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Glimepiride carries added hypoglycaemia risk in certain elderly patients with T2D

Jairia Dela Cruz
09 Jan 2017

The sulfonylurea glimepiride may pose an increased risk of hypoglycaemia in a subgroup of elderly type 2 diabetes (T2D) patients with lower β-cell function when added to a metformin regimen, according to a post-hoc analysis of data from the GENERATION* trial.

“In light of our observations, which show a higher hypoglycaemia event rate in patients with low baseline β-cell function who received glimepiride, judicious use of sulfonylureas is warranted in individuals who have poor β-cell function,” the investigators said.

During the 52-week treatment period, hypoglycaemia events occurred with greater frequency in the glimepiride/metformin treatment arm than in the saxagliptin/metformin arm (34.8 vs 5.8 percent). Hypoglycaemia was defined as a symptomatic event or an event of plasma glucose concentration <54 mg/dL regardless of symptoms. [Clin Ther 2016;38:2578–2588]

Of note, the hypoglycaemia event rate was higher in the subgroup of patients with lower baseline β-cell function than in the subgroup of those with higher baseline β-cell function, irrespective of treatment (1.27 vs 0.82 events/patient-year; adjusted incidence rate ratio [IRR], 1.800; 95 percent CI, 1.501 to 2.159). β-Cell function was assessed using homeostasis model assessment-2%β (HOMA-2%β; median value, 39.1 percent).

Glimepiride contributed to an increased risk of hypoglycaemia in the subgroup of patients with HOMA-2%β ≤median (2.29 vs 1.60 events/patient-year in the subgroup of patients with HOMA-2%β >median; adjusted IRR, 1.737; 1.439 to 2.097).

On the other hand, the corresponding saxagliptin hypoglycaemia event rates were too low (0.16 vs 0.09 events/patient-year; adjusted IRR, 2.457; 1.148 to 5.256), limiting equivalent assessments.

The association between lower β-cell function and increased hypoglycaemia prevalence was especially pronounced in the ≥75 years age group (adjusted IRR, 2.409; 1.686 to 3.442; p<0.001) but was also significant in the 65 to <75 years age group (adjusted IRR, 1.654; 1.339 to 2.043; p<0.001).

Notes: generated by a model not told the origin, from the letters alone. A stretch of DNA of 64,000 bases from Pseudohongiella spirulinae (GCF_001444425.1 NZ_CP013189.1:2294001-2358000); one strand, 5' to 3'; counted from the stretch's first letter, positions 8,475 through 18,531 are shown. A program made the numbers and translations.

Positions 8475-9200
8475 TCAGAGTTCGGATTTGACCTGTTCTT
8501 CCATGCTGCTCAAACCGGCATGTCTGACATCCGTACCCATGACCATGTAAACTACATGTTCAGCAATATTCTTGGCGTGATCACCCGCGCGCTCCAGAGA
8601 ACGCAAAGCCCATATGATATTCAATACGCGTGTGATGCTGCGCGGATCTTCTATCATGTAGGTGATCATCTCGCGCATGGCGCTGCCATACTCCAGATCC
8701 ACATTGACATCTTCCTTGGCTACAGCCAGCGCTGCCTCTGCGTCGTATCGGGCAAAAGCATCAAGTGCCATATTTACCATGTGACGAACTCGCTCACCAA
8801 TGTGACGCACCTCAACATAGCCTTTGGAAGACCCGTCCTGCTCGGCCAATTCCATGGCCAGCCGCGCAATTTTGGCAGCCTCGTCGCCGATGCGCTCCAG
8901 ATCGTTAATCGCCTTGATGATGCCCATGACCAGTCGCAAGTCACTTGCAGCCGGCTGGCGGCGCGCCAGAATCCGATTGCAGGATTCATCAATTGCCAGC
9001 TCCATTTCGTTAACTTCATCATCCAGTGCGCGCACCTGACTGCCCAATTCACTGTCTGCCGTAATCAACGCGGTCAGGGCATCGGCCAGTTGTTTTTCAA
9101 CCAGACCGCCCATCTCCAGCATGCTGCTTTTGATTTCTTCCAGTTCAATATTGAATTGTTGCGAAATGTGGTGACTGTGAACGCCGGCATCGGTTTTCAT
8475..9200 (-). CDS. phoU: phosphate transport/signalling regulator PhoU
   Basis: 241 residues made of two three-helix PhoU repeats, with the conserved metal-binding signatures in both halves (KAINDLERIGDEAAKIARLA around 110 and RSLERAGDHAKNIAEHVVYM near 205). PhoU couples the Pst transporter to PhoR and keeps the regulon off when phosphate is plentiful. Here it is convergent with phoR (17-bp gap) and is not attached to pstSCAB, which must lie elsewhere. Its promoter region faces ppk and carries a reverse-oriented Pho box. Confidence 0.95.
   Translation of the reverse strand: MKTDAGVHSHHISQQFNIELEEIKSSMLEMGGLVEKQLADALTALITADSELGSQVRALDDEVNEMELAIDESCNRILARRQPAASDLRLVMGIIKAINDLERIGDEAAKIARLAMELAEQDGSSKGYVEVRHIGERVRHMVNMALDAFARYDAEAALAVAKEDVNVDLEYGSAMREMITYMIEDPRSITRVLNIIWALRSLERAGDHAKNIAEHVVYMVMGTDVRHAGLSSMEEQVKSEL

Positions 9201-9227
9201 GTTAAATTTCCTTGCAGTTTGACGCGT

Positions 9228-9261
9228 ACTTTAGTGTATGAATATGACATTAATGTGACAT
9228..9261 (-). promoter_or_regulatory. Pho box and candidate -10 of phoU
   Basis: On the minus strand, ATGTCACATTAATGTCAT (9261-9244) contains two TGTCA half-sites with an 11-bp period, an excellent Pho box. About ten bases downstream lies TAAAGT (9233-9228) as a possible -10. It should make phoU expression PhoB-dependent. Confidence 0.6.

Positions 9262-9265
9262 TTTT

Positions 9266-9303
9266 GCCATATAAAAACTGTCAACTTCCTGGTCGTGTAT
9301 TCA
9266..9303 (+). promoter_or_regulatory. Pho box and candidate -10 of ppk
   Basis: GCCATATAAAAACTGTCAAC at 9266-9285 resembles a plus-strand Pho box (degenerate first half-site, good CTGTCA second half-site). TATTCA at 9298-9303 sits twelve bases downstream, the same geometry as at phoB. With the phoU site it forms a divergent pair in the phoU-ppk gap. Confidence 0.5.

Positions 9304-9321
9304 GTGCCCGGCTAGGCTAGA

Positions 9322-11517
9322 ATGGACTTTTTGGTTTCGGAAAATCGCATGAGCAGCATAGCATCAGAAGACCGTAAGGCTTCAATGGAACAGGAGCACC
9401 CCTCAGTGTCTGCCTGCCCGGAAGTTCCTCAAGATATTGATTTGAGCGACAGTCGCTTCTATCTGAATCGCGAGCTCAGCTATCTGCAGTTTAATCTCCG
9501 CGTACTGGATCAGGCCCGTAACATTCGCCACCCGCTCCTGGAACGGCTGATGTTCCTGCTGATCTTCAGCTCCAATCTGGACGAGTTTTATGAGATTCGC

The GENERATION cohort included in the current analysis consisted of 285 elderly T2D patients in the glimepiride-metformin arm and 289 in the saxagliptin-metformin arm. Of these, 276 had HOMA-2%β ≤median (mean age 73 years; 64 percent male) and 275 had HOMA-2%β >median (mean age 72 years; 57 percent male).

“These findings in older patients are especially relevant because morbidity associated with hypoglycaemia is higher in this age group,” the investigators said. “When selecting an oral antidiabetes agent for use in the elderly, the assessment of β-cell function may offer insight on the risk for hypoglycaemia and guide the clinician’s decision-making process.”

They noted that saxagliptin might be an appropriate treatment option for many elderly patients as the drug had demonstrated efficacy and tolerability in patients with T2D aged ≥65 years when used as either monotherapy or add-on therapy.

* Efficacy and Tolerability of Saxagliptin Compared with Glimepiride in Elderly Patients with Type 2 Diabetes: A Randomized, Controlled Study

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